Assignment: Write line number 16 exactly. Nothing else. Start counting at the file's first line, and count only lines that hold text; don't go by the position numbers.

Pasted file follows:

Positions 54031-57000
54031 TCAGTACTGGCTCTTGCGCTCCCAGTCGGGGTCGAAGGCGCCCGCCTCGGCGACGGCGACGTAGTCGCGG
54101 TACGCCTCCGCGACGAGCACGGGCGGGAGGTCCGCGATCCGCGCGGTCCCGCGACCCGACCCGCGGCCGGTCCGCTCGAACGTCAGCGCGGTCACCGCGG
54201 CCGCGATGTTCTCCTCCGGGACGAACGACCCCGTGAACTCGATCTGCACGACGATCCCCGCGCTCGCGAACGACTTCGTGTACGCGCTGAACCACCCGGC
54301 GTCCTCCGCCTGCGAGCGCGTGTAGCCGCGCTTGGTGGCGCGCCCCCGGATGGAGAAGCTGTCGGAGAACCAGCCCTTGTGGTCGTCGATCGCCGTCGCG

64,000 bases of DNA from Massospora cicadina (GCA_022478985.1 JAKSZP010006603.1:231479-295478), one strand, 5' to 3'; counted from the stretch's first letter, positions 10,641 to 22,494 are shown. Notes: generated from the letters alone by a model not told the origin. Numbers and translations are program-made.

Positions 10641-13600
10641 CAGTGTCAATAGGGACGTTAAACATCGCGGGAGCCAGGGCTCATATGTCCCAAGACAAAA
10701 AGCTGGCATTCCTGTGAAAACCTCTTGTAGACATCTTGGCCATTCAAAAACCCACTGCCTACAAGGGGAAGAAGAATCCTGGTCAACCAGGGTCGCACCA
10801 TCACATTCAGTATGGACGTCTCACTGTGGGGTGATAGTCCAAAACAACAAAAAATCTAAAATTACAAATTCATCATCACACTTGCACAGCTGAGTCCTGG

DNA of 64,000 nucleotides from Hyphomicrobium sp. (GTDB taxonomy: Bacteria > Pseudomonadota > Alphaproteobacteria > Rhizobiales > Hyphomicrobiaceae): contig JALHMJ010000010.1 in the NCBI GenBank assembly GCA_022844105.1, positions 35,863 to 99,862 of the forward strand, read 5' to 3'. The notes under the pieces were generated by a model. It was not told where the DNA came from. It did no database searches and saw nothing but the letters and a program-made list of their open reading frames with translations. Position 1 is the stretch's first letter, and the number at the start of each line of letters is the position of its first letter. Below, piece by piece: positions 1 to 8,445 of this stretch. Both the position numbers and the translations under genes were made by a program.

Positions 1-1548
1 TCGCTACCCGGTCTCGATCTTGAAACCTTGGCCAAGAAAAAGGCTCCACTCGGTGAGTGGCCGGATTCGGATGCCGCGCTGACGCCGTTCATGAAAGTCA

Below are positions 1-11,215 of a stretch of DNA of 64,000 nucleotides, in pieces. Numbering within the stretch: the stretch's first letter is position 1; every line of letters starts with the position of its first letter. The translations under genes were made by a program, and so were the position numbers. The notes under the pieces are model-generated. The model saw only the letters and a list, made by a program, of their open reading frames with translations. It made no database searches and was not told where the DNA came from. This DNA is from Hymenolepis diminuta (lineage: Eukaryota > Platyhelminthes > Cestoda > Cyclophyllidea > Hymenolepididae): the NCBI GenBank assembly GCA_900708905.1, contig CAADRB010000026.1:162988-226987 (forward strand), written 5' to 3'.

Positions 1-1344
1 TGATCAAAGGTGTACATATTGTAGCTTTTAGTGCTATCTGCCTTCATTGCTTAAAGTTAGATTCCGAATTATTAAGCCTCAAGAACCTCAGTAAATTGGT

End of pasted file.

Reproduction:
1 TGATCAAAGGTGTACATATTGTAGCTTTTAGTGCTATCTGCCTTCATTGCTTAAAGTTAGATTCCGAATTATTAAGCCTCAAGAACCTCAGTAAATTGGT